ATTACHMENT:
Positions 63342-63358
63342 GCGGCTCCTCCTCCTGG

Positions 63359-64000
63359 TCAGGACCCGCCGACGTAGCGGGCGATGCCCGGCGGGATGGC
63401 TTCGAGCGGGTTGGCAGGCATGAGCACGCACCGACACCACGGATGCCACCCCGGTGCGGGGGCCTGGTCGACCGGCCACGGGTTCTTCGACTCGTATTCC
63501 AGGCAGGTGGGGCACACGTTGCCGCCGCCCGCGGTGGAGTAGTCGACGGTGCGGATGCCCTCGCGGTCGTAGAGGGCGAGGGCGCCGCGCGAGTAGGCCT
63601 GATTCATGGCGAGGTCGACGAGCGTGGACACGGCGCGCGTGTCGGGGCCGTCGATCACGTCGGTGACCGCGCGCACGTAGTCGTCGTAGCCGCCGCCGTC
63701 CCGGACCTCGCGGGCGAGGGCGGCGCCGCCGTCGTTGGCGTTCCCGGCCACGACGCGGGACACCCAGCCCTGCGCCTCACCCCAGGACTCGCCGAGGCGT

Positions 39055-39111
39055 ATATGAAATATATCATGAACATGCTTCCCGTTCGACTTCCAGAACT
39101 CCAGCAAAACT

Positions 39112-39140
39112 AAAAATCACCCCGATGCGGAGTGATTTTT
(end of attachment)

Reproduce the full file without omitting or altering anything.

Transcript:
Positions 63342-63358
63342 GCGGCTCCTCCTCCTGG

Positions 63359-64000
63359 TCAGGACCCGCCGACGTAGCGGGCGATGCCCGGCGGGATGGC
63401 TTCGAGCGGGTTGGCAGGCATGAGCACGCACCGACACCACGGATGCCACCCCGGTGCGGGGGCCTGGTCGACCGGCCACGGGTTCTTCGACTCGTATTCC
63501 AGGCAGGTGGGGCACACGTTGCCGCCGCCCGCGGTGGAGTAGTCGACGGTGCGGATGCCCTCGCGGTCGTAGAGGGCGAGGGCGCCGCGCGAGTAGGCCT
63601 GATTCATGGCGAGGTCGACGAGCGTGGACACGGCGCGCGTGTCGGGGCCGTCGATCACGTCGGTGACCGCGCGCACGTAGTCGTCGTAGCCGCCGCCGTC
63701 CCGGACCTCGCGGGCGAGGGCGGCGCCGCCGTCGTTGGCGTTCCCGGCCACGACGCGGGACACCCAGCCCTGCGCCTCACCCCAGGACTCGCCGAGGCGT

Positions 39055-39111
39055 ATATGAAATATATCATGAACATGCTTCCCGTTCGACTTCCAGAACT
39101 CCAGCAAAACT

Positions 39112-39140
39112 AAAAATCACCCCGATGCGGAGTGATTTTT